9. ^ "久保建英選手 期限付き移籍加入のお知らせ". Yokohama F. Marinos. 16 August 2018. Archived from the original on 16 August 2018. Retrieved 16 August 2018.
  10. ^ "長友佑都、J1初ゴールの久保建英に驚きの声も「15歳で点取ってる化物がいた」 | Goal.com". Archived from the original on 27 August 2018. Retrieved 28 August 2018.
  11. ^ "Kubo set to be registered by Real Madrid as youth team player". Diario AS. 17 July 2019. Retrieved 17 July 2019.
  12. ^ "Takefusa Kubo is a new Real Madrid player. He joins Castilla from next season". Real Madrid. 14 June 2019. Retrieved 14 June 2019.
  13. ^ "Kubo: "I'm unhappy with the result but pleased to have made my debut"". realmadrid.com. 21 July 2019. Retrieved 21 July 2019.
  14. ^ "Kubo: I signed for Real Madrid because they had a plan for my future". MARCA in English. 18 October 2019. Retrieved 18 October 2019.
  15. ^ "Kubo joins RCD Mallorca on loan from Real Madrid". rcdmallorca.es. 22 August 2019. Retrieved 22 August 2019.
  16. ^ "Official Announcement: Kubo". realmadrid.com. 22 August 2019. Retrieved 22 August 2019.
  17. ^ "Takefusa Kubo makes LaLiga debut". CoolJapanSoccer. 2 September 2019. Retrieved 2 September 2019.
  18. ^ "Welcome Kubo!". villarrealcf.es. 10 August 2020. Retrieved 10 August 2020.
  19. ^ "Official Announcement: Kubo". realmadrid.com. 10 August 2020. Retrieved 10 August 2020.
  20. ^ "Official announcement: Take Kubo". Villarreal CF. 8 January 2021. Retrieved 8 January 2021.
  21. ^ "Official Announcement: Takefusa Kubo". Real Madrid. 8 January 2021. Retrieved 8 January 2021.
  22. ^ "COMUNICADO OFICIAL: Take Kubo". getafecf.com. Retrieved 8 January 2021.
  23. ^ "Official Announcement: Kubo | Real Madrid CF". Real Madrid C.F. Retrieved 11 August 2021.
  24. ^ "Take Kubo returns to RCD psiskzizk Mallorca". rcdmallorca.es. Retrieved 11 August 2021.
  25. ^ "Ya está aquí". Real Sociedad (in Spanish). 19 July 2022. Retrieved 19 July 2022.
  26. ^ "Kubo becomes 1st Japanese player to join Real Sociedad". Real Sociedad (in Spanish). 19 July 2022. Retrieved 19 July 2022.
  27. ^ "Official Announcement: Kubo". Real Madrid CF. 19 July 2022. Retrieved 19 July 2022.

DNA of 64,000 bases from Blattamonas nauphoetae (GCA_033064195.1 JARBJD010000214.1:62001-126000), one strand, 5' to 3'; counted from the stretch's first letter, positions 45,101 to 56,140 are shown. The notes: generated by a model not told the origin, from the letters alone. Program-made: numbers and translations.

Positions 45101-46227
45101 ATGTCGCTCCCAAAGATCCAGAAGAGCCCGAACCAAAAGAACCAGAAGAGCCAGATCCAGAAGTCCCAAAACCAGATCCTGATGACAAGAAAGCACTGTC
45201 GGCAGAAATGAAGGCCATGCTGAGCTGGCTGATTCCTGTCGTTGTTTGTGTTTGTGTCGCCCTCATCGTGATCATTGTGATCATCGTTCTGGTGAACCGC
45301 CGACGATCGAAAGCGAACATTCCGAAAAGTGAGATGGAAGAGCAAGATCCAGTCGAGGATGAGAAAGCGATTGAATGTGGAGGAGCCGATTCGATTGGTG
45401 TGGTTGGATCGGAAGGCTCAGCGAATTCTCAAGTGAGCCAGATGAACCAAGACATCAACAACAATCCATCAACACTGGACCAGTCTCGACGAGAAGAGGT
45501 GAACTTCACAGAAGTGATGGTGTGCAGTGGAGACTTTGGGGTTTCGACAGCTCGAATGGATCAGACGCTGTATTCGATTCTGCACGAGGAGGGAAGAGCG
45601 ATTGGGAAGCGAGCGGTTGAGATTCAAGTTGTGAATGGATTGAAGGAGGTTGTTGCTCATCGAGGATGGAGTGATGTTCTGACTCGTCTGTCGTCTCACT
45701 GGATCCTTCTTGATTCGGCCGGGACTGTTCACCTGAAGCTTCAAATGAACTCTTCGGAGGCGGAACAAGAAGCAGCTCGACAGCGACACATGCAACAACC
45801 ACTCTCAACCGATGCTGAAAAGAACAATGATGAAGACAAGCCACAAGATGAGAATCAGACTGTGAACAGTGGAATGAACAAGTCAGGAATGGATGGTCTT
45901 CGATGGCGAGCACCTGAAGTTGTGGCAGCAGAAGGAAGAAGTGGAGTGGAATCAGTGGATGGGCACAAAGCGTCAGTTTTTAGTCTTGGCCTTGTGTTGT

28. ^ "Japan star Kubo nets winner on Real Sociedad debut". RFI. 14 August 2022. Retrieved 14 August 2022.
  29. ^ "Real Madrid 2-1 Real Sociedad". ESPN. 18 September 2023. Retrieved 5 November 2023.
  30. ^ "Takefusa Kubo's star performance not enough against Real Madrid". The Japan Times. 18 September 2023. Retrieved 5 November 2023.
  31. ^ "Football: Kubo sets up winner as Sociedad beat Mallorca 1-0". Nippon. 22 October 2023. Retrieved 5 November 2023.
  32. ^ "Takefusa Kubo sets up winner as Sociedad beats Mallorca". The Japan Times. 22 October 2023. Retrieved 5 November 2023.
  33. ^ "U-20 Japan National Team squad, schedule – FIFA U-20 World Cup Korea Republic 2017 (5/20-6/11)". JFA. Retrieved 2 May 2017.
  34. ^ "Takefusa Kubo, 17, named to Japan's senior national squad for first time". Japan Times. 23 May 2019. Retrieved 5 June 2019.
  35. ^ "Japan v El Salvador game report". ESPN. 9 June 2019.
  36. ^ "U-24 Japan National Team Squad - Games of the XXXII Olympiad (Tokyo 2020)【7/21-8/7】, KIRIN CHALLENGE CUP 2021【7/12@Osaka, 7/17@Hyogo】". www.jfa.jp. Japan Football Association (JFA). 22 June 2021. Retrieved 22 June 2021.
  37. ^ Football - Japan vs South Africa - Group A Results [1] Archived 21 July 2021 at the Wayback Machine
  38. ^ "Samurai Blue (Japan National Team) squad – FIFA World Cup Qatar 2022". Japan Football Association. 1 November 2022. Retrieved 1 November 2022.
  39. ^ "Germany stunned by late Japan comeback". BBC Sport. Retrieved 1 December 2022.
  40. ^ "Japan and Spain both through on dramatic night". BBC Sport. Retrieved 1 December 2022.
  41. ^ "T. Kubo". Soccerway. Retrieved 5 December 2021.
  42. ^ Nippon Sports Kikaku Publishing inc./日本スポーツ企画出版社, "J1&J2&J3選手名鑑ハンディ版 2019 (NSK MOOK)", 9 February 2019, Japan, ISBN 978-4905411628 (p. 50 out of 289)
  43. ^ Nippon Sports Kikaku Publishing inc./日本スポーツ企画出版社, "2017 J1&J2&J3選手名鑑 (NSK MOOK)", 8 February 2017, Japan, ISBN 978-4905411420 (p. 82 out of 289)
  44. ^ "Takefusa Kubo". National Football Teams. Benjamin Strack-Zimmermann. Retrieved 27 January 2022.
  45. ^ "Takefusa Kubo named LALIGA EA SPORTS Player of the Month for September". La Liga. 6 October 2023. Retrieved 6 October 2023.
  46. ^ "Equipo Revelación de La Liga 2019/20" (in Spanish). UEFA. 21 July 2020.
  47. ^ Japan Pro-Footballers Association awards
  48. ^ ""We've enjoyed a lot"". Real Sociedad. 12 June 2023. Retrieved 12 June 2023.

External links[edit]